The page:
Strikes threatened at the BBC
Will there be picket lines in Shepherd's Bush after Wednesday's Announcement?
The BBC, one of Hammersmith and Fulham’s biggest employers, is bracing itself for strike action at it prepares to announce up to 3,000 redundancies next Wednesday.
High profile staff including Hammersmith resident John Humphrys, have spoken out against the cuts, which have also been criticised by broadcasting union Bectu.
Yesterday (Wednesday) union leaders met with the BBC Trust chairman, Sir Michael Lyons.
They warned him that industrial action in the run-up to Christmas was "inevitable" if the BBC pressed ahead with plans to cut thousands of jobs in an effort to plug the £2bn "black hole" between its stated ambitions and its below- inflation licence fee settlement.
As part of Mr Thompson's strategy to make "fewer, bigger, better" programmes and to repeat them more often across the BBC, he will also look to shave around £100m a year from the cost of original productions.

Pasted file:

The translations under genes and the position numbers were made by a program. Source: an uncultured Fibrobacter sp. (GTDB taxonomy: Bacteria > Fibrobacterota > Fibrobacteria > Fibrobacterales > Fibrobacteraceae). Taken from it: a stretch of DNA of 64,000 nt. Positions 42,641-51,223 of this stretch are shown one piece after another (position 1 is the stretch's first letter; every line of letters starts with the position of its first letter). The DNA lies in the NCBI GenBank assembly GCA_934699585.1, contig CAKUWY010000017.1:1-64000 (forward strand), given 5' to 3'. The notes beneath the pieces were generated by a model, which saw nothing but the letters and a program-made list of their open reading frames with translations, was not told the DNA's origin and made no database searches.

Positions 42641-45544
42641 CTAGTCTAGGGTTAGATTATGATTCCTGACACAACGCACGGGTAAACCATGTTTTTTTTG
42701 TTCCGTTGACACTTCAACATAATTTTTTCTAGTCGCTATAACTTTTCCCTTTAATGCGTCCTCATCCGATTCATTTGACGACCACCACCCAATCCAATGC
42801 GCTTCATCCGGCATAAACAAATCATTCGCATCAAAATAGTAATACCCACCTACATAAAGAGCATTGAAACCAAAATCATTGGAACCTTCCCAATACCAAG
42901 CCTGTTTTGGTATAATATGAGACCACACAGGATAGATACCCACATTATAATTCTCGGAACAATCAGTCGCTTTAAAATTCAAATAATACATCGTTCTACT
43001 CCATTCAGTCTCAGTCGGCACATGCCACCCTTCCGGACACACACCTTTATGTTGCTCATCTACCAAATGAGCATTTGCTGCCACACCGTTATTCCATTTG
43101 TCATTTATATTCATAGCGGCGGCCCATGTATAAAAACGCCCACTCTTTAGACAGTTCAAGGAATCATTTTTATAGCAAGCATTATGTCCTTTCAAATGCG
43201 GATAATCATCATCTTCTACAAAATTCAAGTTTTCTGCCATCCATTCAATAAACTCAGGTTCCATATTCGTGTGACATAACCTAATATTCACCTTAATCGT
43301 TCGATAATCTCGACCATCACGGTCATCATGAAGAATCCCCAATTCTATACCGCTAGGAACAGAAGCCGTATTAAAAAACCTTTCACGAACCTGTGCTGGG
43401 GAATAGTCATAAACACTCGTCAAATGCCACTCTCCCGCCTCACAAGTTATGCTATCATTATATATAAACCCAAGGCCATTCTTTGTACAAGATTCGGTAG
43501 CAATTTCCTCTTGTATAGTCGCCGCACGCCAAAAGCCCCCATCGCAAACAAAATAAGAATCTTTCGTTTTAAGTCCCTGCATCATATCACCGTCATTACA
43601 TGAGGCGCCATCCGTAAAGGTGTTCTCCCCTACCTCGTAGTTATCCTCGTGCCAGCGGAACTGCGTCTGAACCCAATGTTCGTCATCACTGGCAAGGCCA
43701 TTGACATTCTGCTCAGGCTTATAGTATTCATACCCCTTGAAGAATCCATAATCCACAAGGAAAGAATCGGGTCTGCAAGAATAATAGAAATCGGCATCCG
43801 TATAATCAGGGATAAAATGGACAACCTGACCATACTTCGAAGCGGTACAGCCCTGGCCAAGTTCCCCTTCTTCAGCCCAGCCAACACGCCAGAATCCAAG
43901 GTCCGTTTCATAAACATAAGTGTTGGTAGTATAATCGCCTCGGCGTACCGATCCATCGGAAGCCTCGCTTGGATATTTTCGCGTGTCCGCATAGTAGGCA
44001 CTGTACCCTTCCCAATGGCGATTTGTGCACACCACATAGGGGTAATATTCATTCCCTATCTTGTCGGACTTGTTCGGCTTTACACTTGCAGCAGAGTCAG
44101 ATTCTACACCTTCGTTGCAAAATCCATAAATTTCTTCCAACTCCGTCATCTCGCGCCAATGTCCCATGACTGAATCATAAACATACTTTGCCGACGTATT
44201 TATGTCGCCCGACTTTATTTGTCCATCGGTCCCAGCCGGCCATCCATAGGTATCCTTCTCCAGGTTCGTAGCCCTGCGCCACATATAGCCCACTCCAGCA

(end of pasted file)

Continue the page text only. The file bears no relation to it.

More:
Broadcasting union Bectu and the National Union of Journalists criticised Mr Thompson for cutting too deep, just three years after around 6,000 jobs were axed or outsourced in an attempt to save £355m a year by 2008.
They feared the cuts would hit quality and that he would try to rehire staff on lower salaries and poorer contracts and rush the cuts through in 12 to 18 months, rather than spreading them over several years. "You can't just cut 12 per cent of your workforce and expect the quality to remain the same," said Gerry Morrissey, general secretary of Bectu.
October 12, 2007